- Russia P.M. Medvedev: No amnesty for political prisoners
- Michigan GOP Senate hopeful reminds government is the ‘servant’
- Christmas, by Congress: Members mull a 15-cent tax on trees
- U.S. unemployment falls to five-year low of 7 percent; 203K jobs added
- World mourns Nelson Mandela and celebrates his life; burial set for Dec. 15
- Bill O’Reilly reminds: Nelson Mandela ‘was a communist’
- John Boehner says GOP should support gay candidates: ‘I do’
- Grass-Whopper: Pan-fried cricket burgers go over big in New York City
- CDC sees measles spike and ‘failure to vaccinate’
- Ex-Secret Service agent seeking Md. seat: Everyone’s a ‘de facto criminal’ now
Ford cutting 1,500 jobs in U.K. as European losses grow
LONDON (AP) — FordMotor Co. announced Thursday it will cut 1,500 jobs in Britain, closing a plant and eliminating a stamping and tooling facility, as it warned that losses in Europe will exceed $1.5 billion this year.
Ford, which on Wednesday announced the closure of another plant in Brussels, is struggling in Europe, as are many major carmakers. Sales are down as the region’s economic crisis hurts demand from households and businesses.
Ford said its transit van plant in Southampton would be closed in July and the stamping and tooling facility at the plant in Dagenham in east London would shut sometime in 2013. Transit van production will be consolidated at the plant in Kocaeli, Turkey.
The Southampton plant, which employed 500 workers, was Ford‘s last vehicle assembly plant in Britain. Production has fallen from 66,000 vehicles in 2008 to 28,000 last year, when work was reduced to a single shift.
Ford now has 11,500 workers at plants in Britain, the Unite union said.
“We recognize the impact our actions will have on many employees and their families in Europe, and we will work together with all stakeholders during this necessary transformation of our business,” said Alan Mulally, Ford‘s president and CEO.
Len McCluskey, general secretary of the Unite union, said workers would fight against the closures.
The company said it needed to cut costs in Europe, where it will try to refocus its operations on fuel-efficient motors and safety technologies.
Although it expects to make a loss in Europe for the full year, Ford said it still expects a strong pretax profit for the company overall. Earnings will be better in the third quarter than in the second, when excluding one-time costs and gains.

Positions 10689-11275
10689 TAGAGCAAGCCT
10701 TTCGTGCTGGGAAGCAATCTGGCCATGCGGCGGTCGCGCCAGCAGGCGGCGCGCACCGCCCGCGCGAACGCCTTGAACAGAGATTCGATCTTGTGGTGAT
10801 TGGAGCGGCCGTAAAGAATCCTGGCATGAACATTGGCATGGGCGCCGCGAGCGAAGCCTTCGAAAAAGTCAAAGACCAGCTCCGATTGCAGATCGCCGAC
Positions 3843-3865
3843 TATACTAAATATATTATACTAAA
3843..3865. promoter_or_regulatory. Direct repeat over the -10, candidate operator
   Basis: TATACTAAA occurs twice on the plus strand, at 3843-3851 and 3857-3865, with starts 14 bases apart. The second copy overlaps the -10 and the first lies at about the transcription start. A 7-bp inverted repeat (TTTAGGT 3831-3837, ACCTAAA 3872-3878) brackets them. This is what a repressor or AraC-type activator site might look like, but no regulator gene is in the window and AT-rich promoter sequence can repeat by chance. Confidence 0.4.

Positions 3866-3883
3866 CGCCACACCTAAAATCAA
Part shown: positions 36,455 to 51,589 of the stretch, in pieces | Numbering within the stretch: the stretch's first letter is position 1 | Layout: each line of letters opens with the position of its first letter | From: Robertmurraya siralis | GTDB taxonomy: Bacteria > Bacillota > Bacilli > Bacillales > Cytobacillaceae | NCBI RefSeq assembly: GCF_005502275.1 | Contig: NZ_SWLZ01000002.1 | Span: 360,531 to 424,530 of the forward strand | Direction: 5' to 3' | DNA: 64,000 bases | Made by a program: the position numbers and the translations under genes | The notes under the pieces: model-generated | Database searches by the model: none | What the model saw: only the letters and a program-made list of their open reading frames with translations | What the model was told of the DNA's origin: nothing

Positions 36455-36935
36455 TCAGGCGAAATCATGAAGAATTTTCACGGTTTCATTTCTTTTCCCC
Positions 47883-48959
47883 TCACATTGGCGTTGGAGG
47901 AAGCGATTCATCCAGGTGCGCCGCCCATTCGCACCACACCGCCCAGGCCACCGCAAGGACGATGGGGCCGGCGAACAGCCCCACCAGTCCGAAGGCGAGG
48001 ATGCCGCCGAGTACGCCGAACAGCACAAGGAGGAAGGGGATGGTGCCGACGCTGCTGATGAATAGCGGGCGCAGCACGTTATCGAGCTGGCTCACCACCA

It promised to invest in the Dagenham plant to support production of a new series of 20-litre, four-cylinder, low-carbon-dioxide diesel engines. It will also invest at the Bridgend plant in Wales to support gasoline engine manufacturing.
Closing the Belgian and British plants reduces vehicle assembly capacity, excluding Russia, by 18 percent, or 355,000 units, yielding annual savings of at least $450 million, Ford said.
Ford‘s sales were down 14.9 percent in September compared with a year ago, worse than the 10.8 percent fall for all European vehicle brands, according to Acea, the European carmakers association.
Car manufacturers are facing big problems in Europe, where there are too many plants and the demand for cars is shrinking. France’s PSA Peugeot-Citroen is currently in talks to take a 7-billion-euro ($9.08 billion) lifeline from the French government, which wants to avoid layoffs.
The weak sales in Europe are hurting even the more competitive German companies: Daimler, the maker of Mercedes Benz, this week lowered its full-year profit outlook because of the economic challenges.
- Activists urge Obama to go rogue, sidestep Congress
- Bill OReilly reminds: Nelson Mandela was a communist
- PRUDEN: British press horrified as London's new mayor dares to proclaim the truth
- Budget negotiators look to federal workers for benefit concessions
- Spike in battlefield deaths linked to restrictive rules of engagement
- New battlefront emerges in war between Republicans, tea party
- 'Hunger Games' delivers Obama's message on income inequality
- GOP launches candidate training: How to talk to women
- KNIGHT: Can the ACLU force Catholic hospitals to perform abortions?
- NAPOLITANO: Pope Francis should be saving souls, not pocketbooks
Independent voices from the The Washington Times Communities
Entertainment News and Reviews from Washington, D.C. and beyond.
Political satirist and Christian apologist Bob Siegel discusses religion and politics.
Politics, economics, and business from a real world perspective.
The world impacts us. What happens in our towns, cities, states, country and on this planet makes a difference to us.
White House pets gone wild!